It's official: New York City Mayor Bill de Blasio and New York Sen. Kirsten Gillibrand have qualified for the first Democratic presidential debate later this month, the Democratic National Convention (DNC) announced Thursday evening.


Candidates were required to meet one of two qualifying criteria:

  • A candidate must poll at 1 percent or higher in at least three national or early-state polls from qualifying polling organizations.
  • A candidate must have received donations from at 65,000 unique donors, with at least 200 donors in at least 20 states.

Both New York presidential candidates struggled to secure a debate slot and are likely hoping the debate is an opportunity for a campaign boost.

De Blasio pulled through by getting 1 percent in three qualifying polls. Gillibrand, unlike de Blasio, met the Democratic National Committee's polling and fundraising requirements.

The mayor believed he had hit the polling threshold in six polls, but his spot was still up in the air because he launched his campaign a little under a month ago, and he polled poorly in some polls.


The debate, the first for the 2020 presidential race, will be held over two nights in Miami on June 26 and 27. The field was capped at 20 candidates. Around two dozen Democrats are running for president, including former Vice President Joe Biden, Vermont Sen. Bernie Sanders, and Massachusetts Sen. Elizabeth Warren.

Candidates have been under pressure to meet the qualifying criteria. The debates are seen as opportunities for them to garner more attention and, possibly, donations and support from voters amid the crowded field. Former Vice President Joe Biden has dominated national and many early state polls.

The big question is how much time the Democratic candidates will spend taking aim at each other, and how much firepower they will save for President Donald Trump.

An NBC News drawing Friday will divide the large field between the first and second debate night. Party officials have promised to weight the drawing with the intention of ensuring that top tier and lagging candidates are spread roughly evenly over the two nights.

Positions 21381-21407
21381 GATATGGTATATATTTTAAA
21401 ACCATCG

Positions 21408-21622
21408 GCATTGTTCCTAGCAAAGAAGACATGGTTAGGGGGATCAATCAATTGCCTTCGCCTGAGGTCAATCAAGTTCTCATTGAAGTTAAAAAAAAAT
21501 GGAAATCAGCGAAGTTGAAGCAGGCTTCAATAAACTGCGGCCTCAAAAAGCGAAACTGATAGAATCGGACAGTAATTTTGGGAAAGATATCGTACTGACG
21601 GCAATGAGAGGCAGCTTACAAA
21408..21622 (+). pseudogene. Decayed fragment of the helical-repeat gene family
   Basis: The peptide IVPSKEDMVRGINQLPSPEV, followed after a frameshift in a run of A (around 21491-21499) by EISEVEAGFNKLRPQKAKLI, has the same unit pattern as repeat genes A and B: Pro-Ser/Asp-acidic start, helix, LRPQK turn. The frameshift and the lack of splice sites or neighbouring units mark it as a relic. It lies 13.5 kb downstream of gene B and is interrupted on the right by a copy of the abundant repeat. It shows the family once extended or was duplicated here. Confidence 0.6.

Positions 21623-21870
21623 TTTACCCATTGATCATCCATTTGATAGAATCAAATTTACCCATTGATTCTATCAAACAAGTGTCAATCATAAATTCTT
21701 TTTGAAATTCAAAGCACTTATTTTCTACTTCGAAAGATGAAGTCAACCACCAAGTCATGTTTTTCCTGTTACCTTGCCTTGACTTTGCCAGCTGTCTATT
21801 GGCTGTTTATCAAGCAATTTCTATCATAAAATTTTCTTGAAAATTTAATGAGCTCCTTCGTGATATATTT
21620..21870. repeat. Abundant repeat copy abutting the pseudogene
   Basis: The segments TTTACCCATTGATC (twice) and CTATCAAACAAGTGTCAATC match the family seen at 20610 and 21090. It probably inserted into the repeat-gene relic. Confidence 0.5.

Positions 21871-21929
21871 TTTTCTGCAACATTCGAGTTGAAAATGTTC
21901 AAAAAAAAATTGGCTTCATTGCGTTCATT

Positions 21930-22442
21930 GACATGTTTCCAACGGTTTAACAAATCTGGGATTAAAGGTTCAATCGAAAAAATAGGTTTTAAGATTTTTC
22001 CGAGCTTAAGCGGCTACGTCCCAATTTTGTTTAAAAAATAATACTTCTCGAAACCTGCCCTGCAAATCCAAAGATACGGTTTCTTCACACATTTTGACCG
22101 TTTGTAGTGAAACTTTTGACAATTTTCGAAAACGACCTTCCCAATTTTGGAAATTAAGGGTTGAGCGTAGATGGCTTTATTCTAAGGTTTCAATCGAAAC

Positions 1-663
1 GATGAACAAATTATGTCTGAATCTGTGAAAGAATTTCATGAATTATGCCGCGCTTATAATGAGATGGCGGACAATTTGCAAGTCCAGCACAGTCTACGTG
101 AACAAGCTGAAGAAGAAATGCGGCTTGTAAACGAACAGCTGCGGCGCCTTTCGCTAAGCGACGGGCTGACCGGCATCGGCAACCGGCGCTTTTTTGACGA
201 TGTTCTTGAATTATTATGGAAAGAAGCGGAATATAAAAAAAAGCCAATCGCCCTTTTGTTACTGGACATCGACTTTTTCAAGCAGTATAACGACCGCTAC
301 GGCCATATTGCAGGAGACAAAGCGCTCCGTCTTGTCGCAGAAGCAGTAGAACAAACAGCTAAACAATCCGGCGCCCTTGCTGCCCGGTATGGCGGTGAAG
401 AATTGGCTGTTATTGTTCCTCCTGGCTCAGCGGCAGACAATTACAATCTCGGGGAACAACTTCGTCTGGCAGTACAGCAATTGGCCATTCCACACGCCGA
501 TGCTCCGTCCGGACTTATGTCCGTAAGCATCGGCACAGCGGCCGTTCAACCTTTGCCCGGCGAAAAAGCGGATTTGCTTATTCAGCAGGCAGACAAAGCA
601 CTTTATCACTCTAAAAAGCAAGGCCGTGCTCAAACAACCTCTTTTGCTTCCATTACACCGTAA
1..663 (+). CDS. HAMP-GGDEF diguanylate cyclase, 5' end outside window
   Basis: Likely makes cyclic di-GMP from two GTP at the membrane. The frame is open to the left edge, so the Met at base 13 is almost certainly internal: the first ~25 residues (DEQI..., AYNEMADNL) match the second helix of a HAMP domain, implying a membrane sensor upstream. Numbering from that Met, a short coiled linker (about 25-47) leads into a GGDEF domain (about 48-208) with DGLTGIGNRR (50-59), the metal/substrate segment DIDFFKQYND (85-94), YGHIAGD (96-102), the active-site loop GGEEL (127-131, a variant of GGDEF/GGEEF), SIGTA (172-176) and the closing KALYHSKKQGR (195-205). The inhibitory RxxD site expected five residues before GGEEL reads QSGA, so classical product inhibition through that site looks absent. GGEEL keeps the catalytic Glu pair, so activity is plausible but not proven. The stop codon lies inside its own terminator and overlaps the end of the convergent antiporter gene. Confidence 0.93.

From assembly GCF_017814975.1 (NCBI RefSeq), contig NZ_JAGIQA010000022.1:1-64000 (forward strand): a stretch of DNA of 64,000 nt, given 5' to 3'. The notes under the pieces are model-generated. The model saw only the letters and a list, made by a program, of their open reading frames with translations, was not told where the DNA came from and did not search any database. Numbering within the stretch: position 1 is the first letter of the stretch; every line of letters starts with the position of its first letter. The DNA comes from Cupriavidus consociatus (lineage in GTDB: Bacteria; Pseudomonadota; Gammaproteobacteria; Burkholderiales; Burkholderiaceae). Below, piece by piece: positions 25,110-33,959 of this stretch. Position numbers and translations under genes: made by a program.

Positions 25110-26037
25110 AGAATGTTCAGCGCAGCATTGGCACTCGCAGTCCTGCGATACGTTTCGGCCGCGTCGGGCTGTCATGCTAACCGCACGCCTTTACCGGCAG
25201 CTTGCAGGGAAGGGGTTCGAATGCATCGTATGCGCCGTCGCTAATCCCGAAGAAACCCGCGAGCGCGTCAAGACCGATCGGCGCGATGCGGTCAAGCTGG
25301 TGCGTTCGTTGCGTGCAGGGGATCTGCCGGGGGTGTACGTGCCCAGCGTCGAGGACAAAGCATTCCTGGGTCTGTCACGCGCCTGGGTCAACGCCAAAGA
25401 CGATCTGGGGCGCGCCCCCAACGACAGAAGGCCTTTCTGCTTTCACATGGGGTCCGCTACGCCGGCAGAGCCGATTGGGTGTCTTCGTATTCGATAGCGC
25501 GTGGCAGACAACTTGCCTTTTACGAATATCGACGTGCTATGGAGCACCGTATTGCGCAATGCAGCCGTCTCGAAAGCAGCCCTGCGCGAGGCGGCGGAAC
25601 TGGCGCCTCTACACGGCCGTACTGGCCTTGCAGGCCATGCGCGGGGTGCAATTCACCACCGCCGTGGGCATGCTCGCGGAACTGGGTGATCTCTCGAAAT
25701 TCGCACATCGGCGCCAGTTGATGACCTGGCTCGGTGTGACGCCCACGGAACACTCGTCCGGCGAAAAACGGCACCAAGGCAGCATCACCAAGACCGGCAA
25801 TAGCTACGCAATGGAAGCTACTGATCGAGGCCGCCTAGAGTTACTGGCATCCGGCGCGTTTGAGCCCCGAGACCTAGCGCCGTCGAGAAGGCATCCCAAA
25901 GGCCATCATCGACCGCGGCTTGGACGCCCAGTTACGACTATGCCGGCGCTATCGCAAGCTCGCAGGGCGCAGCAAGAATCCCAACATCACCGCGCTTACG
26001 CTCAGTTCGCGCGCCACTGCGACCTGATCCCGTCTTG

Those assignments will determine the debate strategies for many campaigns. Candidates will have to decide whether to go after front-runners such as Biden, challenge others in the pack, or stand out by remaining above the fray.


Some candidates have criticized the debate-qualifying rules that the party chairman, Tom Perez, set this year. The polling and fundraising thresholds will remain the same for the July debates over two nights in Detroit.

"Elections ought to be about people making decisions, not about some rules,'' Bullock said in Helena, Montana. "So I think there's plenty of time to be out there, and that's what I'm going to continue to do.''

The polling and fundraising marks will double for the third and fourth debates in September and October. Candidates will have to meet both marks instead of one or the other. That means 2 percent in the approved polls and a donor list of at least 130,000 unique contributors.

Former Colorado Gov. John Hickenlooper, who will appear in the first debate, questioned some of the rules during a campaign stop Thursday, but said candidates have little choice other than to meet them.

"Fighting with the DNC is a little like fighting with the weather,'' he said. "You can rage against the storm, but you will not have great effect. I think the rules are the rules.''

The full list of the candidates who will be on the debate stage

Sen. Michael Bennet

Vice President Joe Biden

Sen. Cory Booker

Mayor Pete Buttigieg

Sec. Julian Castro

Mayor Bill de Blasio

Rep. John Delaney

Rep. Tulsi Gabbard

Sen. Kirsten Gillibrand

Sen. Kamala Harris

Gov. John Hickenlooper

Gov. Jay Inslee

Sen. Amy Klobuchar

Rep. Beto O'Rourke

Rep. Tim Ryan

Sen. Bernie Sanders

Rep. Eric Swalwell

Sen. Elizabeth Warren

Marianne Williamson

Andrew Yang


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